Another Kind of Birthright
By Rachel Raz
Birthright Israel, or Taglit in Hebrew, has made a lasting impact on hundreds of thousands of participants and their families since the program started in 1999. I saw how my daughter and her friends and college students from across the country were positively transformed and connected to the global Jewish People through Birthright. I also saw the lasting impression Birthright made on IDF soldiers matched with Birthright groups, such as my niece and family friends in Israel, inspiring other Israelis to pursue participation with the prestigious Birthright experience in order to form lasting and meaningful social connections with Jews all around the world.
Recently, while participating at a seminar at the International Loris Malaguzzi Center in Reggio Emilia, Italy, I was reminded of another kind of birthright: the right of a child to be heard, valued and treated as an equal citizen of our society. During opening remarks, the speaker spoke about the centrality of “The rights of the child” or in other words, a child’s birthright. At Reggio Emilia, the rights of the child, or birthright, referred specifically to the rights of young children, a concept also found in the writing of Jewish Polish pedagogue Dr. Janus Korczak (1878-1942) who ran an orphanage in the Warsaw ghetto, and authored several books including “How to Love a Child” and “The Child’s Right to Respect” – books that express Dr. Korczak’s understanding that children’s natural moral nature needs to be nurtured in order to enable them to pursue justice as adults. The Reggio Emilia seminar’s focus on the rights of the child are very much in keeping with Dr. Korczak’s philosophy of teaching.
In addition to the focus on the rights of the child, the Reggio Emilia seminar was an opportunity for over 50 Jewish educators working in Jewish communities from the United States and Israel to learn how the internationally recognized city successfully rebuilt their community after its destruction of World War II. Reggio Emilia rebuilt their community by investing in high quality, public early childhood education starting at birth. The Reggio Emilia community understands the importance of creating a strong moral community foundation by focusing on children. The seminar was led by Mara Bier (Private Consultant, Former Senior Educator Early Childhood, The Jewish Federation of Greater Washington) and Dr. Naama Zoran (Reggio Children International Representative for the State of Israel) who established the unique initiative of focused seminars entitled: “Exploring Reggio Through a Jewish Perspective.” This particular seminar included participants from Washington DC, Pittsburgh, Chicago and Israel. I was fortunate to join this group and study from and with them. We learned that the educators, politicians, parents, and experts in the field living in Reggio Emilia all work holistically together to create one of the best early childhood education systems in the world. Reggio Emilia invests in their educators, showing them respect and appreciation, and has become an internationally recognized center for early childhood education. The Reggio Emilia approach is a compelling model for the Jewish community to emulate, in another kind of Birthright program. Perhaps the next Jewish Birthright program can be a free Jewish preschool experience, Birthright trips for educators, year-long seminars for educators and/or Master degree in Jewish Education.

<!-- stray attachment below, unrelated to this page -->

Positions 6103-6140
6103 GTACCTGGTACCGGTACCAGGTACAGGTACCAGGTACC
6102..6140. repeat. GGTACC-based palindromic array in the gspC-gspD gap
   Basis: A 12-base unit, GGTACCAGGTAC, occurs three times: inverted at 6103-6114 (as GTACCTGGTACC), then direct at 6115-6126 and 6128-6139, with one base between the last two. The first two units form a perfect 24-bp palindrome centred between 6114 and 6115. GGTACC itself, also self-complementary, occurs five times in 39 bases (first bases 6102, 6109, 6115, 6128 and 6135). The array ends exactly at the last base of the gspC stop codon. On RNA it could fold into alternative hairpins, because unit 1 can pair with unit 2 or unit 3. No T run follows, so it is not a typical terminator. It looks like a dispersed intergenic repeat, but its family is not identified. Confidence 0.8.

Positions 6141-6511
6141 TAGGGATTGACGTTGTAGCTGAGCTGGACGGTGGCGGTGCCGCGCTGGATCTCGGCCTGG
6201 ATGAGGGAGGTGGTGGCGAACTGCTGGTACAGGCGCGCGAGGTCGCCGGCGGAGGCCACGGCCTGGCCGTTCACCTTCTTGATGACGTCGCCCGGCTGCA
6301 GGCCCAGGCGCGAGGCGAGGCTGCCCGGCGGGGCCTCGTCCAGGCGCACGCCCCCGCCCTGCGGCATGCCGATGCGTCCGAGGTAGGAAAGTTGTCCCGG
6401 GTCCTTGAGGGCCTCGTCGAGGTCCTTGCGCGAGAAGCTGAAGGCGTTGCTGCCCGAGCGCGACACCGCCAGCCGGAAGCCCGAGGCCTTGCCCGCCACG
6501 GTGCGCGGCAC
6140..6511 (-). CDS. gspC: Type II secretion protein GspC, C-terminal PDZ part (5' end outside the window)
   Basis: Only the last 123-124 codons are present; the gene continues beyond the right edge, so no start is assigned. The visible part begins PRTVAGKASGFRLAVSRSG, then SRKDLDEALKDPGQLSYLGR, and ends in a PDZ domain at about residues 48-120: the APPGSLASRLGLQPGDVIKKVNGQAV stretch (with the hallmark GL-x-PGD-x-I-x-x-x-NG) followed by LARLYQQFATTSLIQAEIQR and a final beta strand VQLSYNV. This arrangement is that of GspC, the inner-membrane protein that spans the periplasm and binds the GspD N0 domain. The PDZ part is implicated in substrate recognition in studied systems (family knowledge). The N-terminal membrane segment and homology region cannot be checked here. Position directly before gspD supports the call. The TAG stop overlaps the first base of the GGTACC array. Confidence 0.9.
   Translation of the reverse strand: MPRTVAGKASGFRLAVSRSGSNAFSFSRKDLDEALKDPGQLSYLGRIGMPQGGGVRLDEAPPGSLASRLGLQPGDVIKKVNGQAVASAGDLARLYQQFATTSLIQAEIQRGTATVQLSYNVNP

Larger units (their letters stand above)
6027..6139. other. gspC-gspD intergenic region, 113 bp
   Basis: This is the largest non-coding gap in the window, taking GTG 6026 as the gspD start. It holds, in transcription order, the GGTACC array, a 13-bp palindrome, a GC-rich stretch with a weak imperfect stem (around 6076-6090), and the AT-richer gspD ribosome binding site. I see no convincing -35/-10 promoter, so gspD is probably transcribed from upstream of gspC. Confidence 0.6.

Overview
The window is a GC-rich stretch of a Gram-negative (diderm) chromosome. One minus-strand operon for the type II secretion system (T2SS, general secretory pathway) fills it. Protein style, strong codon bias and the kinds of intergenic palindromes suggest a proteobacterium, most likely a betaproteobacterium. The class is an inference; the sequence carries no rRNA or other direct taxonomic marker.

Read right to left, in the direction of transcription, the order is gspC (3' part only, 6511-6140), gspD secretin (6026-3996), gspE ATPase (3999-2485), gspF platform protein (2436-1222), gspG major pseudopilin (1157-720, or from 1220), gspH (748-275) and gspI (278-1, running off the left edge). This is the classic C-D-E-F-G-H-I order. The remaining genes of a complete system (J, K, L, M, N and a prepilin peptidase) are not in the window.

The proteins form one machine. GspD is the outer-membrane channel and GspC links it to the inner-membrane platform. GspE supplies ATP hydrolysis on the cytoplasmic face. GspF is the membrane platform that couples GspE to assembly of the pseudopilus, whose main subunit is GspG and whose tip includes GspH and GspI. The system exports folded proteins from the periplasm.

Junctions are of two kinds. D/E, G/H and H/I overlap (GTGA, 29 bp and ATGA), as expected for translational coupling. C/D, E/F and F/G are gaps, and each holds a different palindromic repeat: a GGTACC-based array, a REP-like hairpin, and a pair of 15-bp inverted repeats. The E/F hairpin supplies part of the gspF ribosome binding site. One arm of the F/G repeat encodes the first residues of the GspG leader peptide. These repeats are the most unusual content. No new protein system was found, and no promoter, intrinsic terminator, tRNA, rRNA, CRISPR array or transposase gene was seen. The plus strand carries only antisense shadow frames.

While attending the Reggio Emilia seminar, it was inspiring to see how dedicated the Jewish communities of Washington DC, Pittsburgh and Chicago are to safeguarding the rights of children. In addition to the intense daily seminar schedule offered by the educators of Reggio Children the participants attended daily reflections and breakout sessions led by Dr. Naama Zoran and Mara Bier as well as mentoring by the Federation Early Childhood leaders who traveled with their region’s educators, taking time before and after the intense daily seminar and during meals to mentor and strengthen their educators through continuing reflection and self-assessment. Sharon Sherry (Director, Early Childhood and Family Engagement Specialist at the Jewish Federation of Greater Washington), Carolyn Linder (Director, Early Childhood Education at the Jewish Federation of Greater Pittsburgh) and Jenna Turner (Director, The Early Childhood Professional Learning for the Jewish United Fund of Metropolitan Chicago) and educators from their groups celebrated Shabbat and Havdallah together, studied Jewish texts, delved into deep conversations, and came out of the seminar full of new insight and energy to give back to their home communities to make a difference in children’s lives.
Developing knowledgeable, skillful, intentional, authentic educators is not an easy or quick task but rather requires long term investment that I am familiar with through my work at the Early Childhood Institute of Hebrew College. I would like to thank all the federations, foundations, donors, congregations and leaders in Washington DC, Pittsburgh, and Chicago for their important investment in educators and for guarding the rights of our children through investment in educators. Like the community in Reggio Emilia, Italy, they are models for other Jewish communities around the world to emulate. Yashar Koach, may you go from strength to strength and continue to actualize the teaching and legacy of Dr. Janus Korczak, who was a role model for teachers and an advocate for the right of children to be heard, valued, respected, nurtured and treated as equal citizens of our society.
Rachel Raz is Director of the Early Childhood Institute, Shoolman Graduate School of Jewish Education, Hebrew College, MA; Founder of JEEF, Jewish Early Engagement Forum.